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June 23, 2021
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Rabaul Town Continues to Triumph Over Tavurvur and Vulcan’s Adversities

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Today marks the 23rd Anniversary of the Tavurvur and Vulcan Volcanoes that erupted simultaneously and devastated Rabaul town on 19th September 1994.

Over the weekend, men, women and children flocked into the volcanic town of Rabaul for an early celebration of the anniversary.

The annual event that happens every September, to celebrate the existence of Rabaul town, amidst the continuous volcano adversities.

On the 19th of September 1994, as the country was coming to the end of the 19th Independence anniversary celebrations, Tavurvur and Vulcan volcanoes erupted, and devastated the town.

For many who have lived on, it is a stark reminder of what happened on that day when the two menacing volcanoes erupted and destroyed their town and villages, 23 years ago.

“It was very difficult to know what to do. The earthquakes were getting more violent and we knew something bad was going to happen,” said Susan McGrade, a long time resident of Rabaul Town.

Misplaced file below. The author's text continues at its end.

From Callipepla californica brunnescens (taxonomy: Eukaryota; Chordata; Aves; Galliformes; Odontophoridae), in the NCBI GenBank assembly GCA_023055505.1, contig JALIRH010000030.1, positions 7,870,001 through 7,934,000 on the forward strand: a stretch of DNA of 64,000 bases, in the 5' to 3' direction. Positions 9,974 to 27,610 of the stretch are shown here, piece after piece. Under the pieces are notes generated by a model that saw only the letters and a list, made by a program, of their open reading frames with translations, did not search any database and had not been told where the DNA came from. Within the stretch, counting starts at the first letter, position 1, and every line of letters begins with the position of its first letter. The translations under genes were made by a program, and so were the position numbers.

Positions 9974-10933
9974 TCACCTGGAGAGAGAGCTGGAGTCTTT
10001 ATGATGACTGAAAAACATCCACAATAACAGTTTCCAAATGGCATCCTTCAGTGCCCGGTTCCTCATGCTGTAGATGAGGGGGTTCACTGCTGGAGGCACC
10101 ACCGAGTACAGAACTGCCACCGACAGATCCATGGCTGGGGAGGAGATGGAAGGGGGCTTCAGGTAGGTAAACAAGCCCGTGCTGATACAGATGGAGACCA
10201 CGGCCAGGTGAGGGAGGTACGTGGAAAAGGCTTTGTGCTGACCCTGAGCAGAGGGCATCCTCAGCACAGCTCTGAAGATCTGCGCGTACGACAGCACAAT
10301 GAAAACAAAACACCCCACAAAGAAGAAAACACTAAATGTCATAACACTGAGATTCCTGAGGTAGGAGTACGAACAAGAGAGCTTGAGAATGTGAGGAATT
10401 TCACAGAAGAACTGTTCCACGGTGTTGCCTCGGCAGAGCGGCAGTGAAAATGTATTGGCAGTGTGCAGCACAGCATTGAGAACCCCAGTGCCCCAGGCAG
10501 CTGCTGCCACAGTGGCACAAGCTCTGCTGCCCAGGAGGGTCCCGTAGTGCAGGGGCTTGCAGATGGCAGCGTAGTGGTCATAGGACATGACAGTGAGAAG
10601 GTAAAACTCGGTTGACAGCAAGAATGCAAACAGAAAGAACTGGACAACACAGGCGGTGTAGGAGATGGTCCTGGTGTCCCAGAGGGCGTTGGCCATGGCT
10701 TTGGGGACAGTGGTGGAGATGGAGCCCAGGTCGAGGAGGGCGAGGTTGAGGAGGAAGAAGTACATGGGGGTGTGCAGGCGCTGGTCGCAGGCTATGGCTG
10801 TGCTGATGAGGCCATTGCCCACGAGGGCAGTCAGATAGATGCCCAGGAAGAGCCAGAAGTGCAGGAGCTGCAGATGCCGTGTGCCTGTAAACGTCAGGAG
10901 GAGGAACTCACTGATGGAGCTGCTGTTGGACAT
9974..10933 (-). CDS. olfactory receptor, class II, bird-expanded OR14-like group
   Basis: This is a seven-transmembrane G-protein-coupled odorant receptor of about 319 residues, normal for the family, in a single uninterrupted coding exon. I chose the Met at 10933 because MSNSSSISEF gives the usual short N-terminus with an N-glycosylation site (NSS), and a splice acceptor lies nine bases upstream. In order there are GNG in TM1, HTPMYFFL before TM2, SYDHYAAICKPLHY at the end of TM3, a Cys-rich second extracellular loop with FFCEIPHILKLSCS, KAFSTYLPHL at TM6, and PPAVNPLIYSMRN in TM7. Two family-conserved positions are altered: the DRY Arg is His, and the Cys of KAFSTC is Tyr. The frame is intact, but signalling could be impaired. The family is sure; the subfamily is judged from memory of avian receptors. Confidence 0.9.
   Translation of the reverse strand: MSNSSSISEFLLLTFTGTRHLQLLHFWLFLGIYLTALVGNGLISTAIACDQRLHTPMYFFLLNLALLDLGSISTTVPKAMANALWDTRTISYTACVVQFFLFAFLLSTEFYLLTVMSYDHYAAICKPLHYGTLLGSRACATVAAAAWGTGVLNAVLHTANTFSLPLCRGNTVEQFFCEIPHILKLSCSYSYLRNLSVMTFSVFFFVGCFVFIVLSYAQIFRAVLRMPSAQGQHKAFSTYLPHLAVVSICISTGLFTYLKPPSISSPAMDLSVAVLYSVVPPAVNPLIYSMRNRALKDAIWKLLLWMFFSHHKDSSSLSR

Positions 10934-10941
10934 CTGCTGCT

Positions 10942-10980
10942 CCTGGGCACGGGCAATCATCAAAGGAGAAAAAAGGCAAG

Rabaul today is a ghost town-once known as the ‘Pearl of the Pacific’ is now the Pacific’s Pompeii and is not as busy as it was before it was brought to its knees.

The remnants of structures are protruding from the volcanic ashes that have accumulated over the last two decades.

The 1994 volcanic eruption was the second time that the town fell victim to a volcanic eruption and the third time, that it suffered extensive damages.

No lives were lost, as the people paid very close attention to the warnings issued by the provincial disaster office on the days leading to the eruptions.

“The most amazing experience was the silence… from going from a busy town to a ghost town overnight. I will never forget that,” Susan recalled.

The two volcanoes are not giving off emissions.

The vegetation have returned, covering the once barren land. The frangipani shrub being the first signs of life.

The bloom of the plant now used as a symbol for rebirth, billboards and businesses; New Guinea Island’s botanical equivalent of the mythical Phoenix.

But Volcanologists say that does not make it any safer.

The Rabaul people know all too well that the town and their villages will not be revived easily.

Many still returned and continue to live their lives as usual, oblivious to the recent past.

Most chose not to leave.

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